“I’m talking about the greatest tool ever”: The story behind the first Mac, and the social web Steve Jobs predicted years before it existed

If you see a good idea, point it out.
If you see a good idea, point it out.
Image: Reuters/Blake Sell
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Steve Jobs came to Newsweek in early 1984 wearing a sharp suit and a tiny bow tie. He was 28 years old. He met with top editors, we Wallendas—a self-important reference to the aerial circus act—and our owner, Kay Graham, up from Washington for her weekly visit. For two hours Steve showed off the first Macintosh computer, flirting with Kay and teaching us how to manipulate the mouse and switch disks to launch applications and save work. I remember someone asking, “Why call it a mouse?”

The author’s includes the story about Steve Jobs in his newly-published book, The Accidental Life.
The author’s includes the story about Steve Jobs in his newly-published book, The Accidental Life.
Image: Knopf

Not long after, I had dinner with Jobs and Washington Post writer Tom Zito at Tiro a Segno, a private club in the West Village that had a shooting gallery in the basement. Zito’s father was the club president, and Tom showed us around. The rifles in the basement were very old, the targets elegant. There were murals of Capri in the handsome dining room and the maître d’ looked like the dapper Argentine actor Fernando Lamas. Zito and I had dates, but Steve came alone.

When we sat down, Zito ordered a round of Negronis. It was a long way from Steve’s hometown of Cupertino, and he was circumspect, but Zito put him at ease with leading questions that let him show off without seeming arrogant. Dinner became an interview as Zito drew Steve out, and everyone’s enthusiasm mounted for his many ideas. He didn’t seem to notice, but I could see that the women found him attractive, even though he was at least 10 years younger than they were. In fact, they were very interested. Maybe they would even buy one of his intriguing new computers. That, he noticed.

“What are they called?” one of the women asked. “Macintosh,” Steve said.

“Like the apple?”

Steve said his dream was that every person in the world would have his or her own Apple computer.

“That’s going to be all about marketing,” Zito said.

“I know,” Steve said. “But I’m talking about the greatest tool ever.” He went on about how people were going to shop on his computers, and keep their own libraries, and even send messages to each other.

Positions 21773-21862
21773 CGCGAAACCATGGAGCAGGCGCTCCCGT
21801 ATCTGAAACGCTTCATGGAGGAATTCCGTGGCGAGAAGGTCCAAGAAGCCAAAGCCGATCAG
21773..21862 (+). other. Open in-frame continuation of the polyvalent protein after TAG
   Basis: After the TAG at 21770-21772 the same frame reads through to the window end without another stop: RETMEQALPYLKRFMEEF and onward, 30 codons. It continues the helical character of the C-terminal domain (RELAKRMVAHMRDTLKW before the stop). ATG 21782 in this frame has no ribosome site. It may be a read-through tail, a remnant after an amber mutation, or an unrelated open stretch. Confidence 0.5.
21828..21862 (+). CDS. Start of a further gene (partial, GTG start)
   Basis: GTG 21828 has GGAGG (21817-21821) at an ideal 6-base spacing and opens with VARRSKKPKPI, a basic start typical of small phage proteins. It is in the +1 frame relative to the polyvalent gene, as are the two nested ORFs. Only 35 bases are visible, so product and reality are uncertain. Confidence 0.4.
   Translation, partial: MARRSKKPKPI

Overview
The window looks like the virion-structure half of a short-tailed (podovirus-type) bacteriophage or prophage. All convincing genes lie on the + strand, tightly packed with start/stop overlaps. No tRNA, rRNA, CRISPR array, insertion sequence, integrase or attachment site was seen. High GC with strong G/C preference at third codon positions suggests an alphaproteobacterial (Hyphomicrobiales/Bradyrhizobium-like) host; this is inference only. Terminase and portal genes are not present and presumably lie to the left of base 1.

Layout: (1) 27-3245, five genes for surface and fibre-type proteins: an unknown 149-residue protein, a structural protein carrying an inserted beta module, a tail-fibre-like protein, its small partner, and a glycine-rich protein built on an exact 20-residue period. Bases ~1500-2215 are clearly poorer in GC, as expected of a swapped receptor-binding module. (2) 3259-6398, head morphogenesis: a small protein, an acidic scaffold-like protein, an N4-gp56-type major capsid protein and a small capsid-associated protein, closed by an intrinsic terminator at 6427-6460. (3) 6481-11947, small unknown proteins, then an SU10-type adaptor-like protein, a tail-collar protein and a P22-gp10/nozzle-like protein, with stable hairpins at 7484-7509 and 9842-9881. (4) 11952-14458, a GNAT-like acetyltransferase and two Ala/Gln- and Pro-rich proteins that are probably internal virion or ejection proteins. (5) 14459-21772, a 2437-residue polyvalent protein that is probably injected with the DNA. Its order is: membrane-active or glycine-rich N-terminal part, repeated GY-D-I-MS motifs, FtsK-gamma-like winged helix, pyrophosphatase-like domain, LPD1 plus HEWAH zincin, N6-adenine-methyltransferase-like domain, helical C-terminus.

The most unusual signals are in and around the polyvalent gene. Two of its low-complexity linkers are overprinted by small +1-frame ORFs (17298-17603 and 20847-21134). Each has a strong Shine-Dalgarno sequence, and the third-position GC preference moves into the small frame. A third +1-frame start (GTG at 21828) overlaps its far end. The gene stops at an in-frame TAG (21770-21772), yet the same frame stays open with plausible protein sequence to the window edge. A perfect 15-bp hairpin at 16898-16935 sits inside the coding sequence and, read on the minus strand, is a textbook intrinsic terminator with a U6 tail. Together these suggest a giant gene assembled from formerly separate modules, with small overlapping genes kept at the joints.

“What a great appliance,” I said. He was just so serious. “Yes, but don’t call it that,” he said. “Bad marketing.”

We all nodded and Steve said he had to stay focused and pay attention to everything, marketing of course, and all the other details beyond the engineering, even the typography. The design had to have soul. If you got it right, a personal computer could be not only the best tool ever but fun, “like a bicycle for your mind”—he had come up with this after reading a Scientific American article on locomotion efficiency and was beginning to use it with reporters.

“That’s good marketing,” Zito said.

I told Steve that maybe Newsweek could do a special issue about everything he was  talking  about—how computers were going to change the way we lived. It couldn’t be just about him and his Macintosh, but he would be a big part of it.

Newsweek Access the Magazine of Life and Technology Steve Jobs cover
Newsweek Access: the Magazine of Life and Technology
Image: Newsweek

“Okay,” he said, but then explained that he didn’t have much confidence in journalists getting his story right. I said I could understand that.

Newsweek Access: The Magazine of Life and Technology came out of that dinner as a one-shot that I hoped would turn into a quarterly. I put Steve on the cover in a tiny blue-and-white bow tie. Zito did the interview:

Zito: Is the computer business as ruthless as it appears to be?

Jobs: No, not at this point. To me, the situation is like a river. When the river is moving swiftly there isn’t a lot of moss and algae in it, but when it slows down it becomes stagnant; a lot of stuff grows in the river and it gets very murky. I view the cutthroat political nature of things very much like that. And right now our business is moving very swiftly. The water’s pretty clear and there’s not a lot of ruthlessness. There’s a lot of room for innovation.

Zito: Do you consider yourself the new astronaut, the new American hero?

Jobs: No, no, no. I’m just a guy who probably should have been a semi-talented poet on the Left Bank. I got sort of sidetracked here. The space guys, the astronauts, were techies to start with. John Glenn didn’t read Rimbaud, you know; but you talk to some of the people in the computer business now, and they’re very well grounded in the philosophical traditions of the last 100 years and the sociological traditions of the ’60s. There’s something going on [in Silicon Valley], there’s something that’s changing the world, and this is the epicenter.

Zito: Do you think it’s unfair that people out here in Silicon Valley are generally labeled nerds?

Jobs: Of course. I think it’s an antiquated notion. There were people in the ’60s who were like that and even in the early ’70s, but now they are not that way. Now they’re the people who would have been poets had they lived in the ’60s. And they’re looking at computers as their medium of expression rather than language, rather than being a mathematician and using mathematics, rather than, you know, writing social theories.

Zito: What do people do for fun out here? I’ve noticed that an awful lot of those who work for you either play music or are extremely interested in it.

Jobs: Oh yes. And most of them are also left-handed, whatever that means. Almost all of the really great technical people in computers that I’ve known are left-handed. Isn’t that odd?

Zito: Are you left-handed?

Jobs: I’m ambidextrous.

The reaction to Access was mixed. It was a handsome publication, but what was it about? Wasn’t it really kind of a cross between Popular Mechanics and Esquire? And how relevant was that? But Steve liked it—especially the cover shot, which made him look princely and brooding, even with that little bow tie.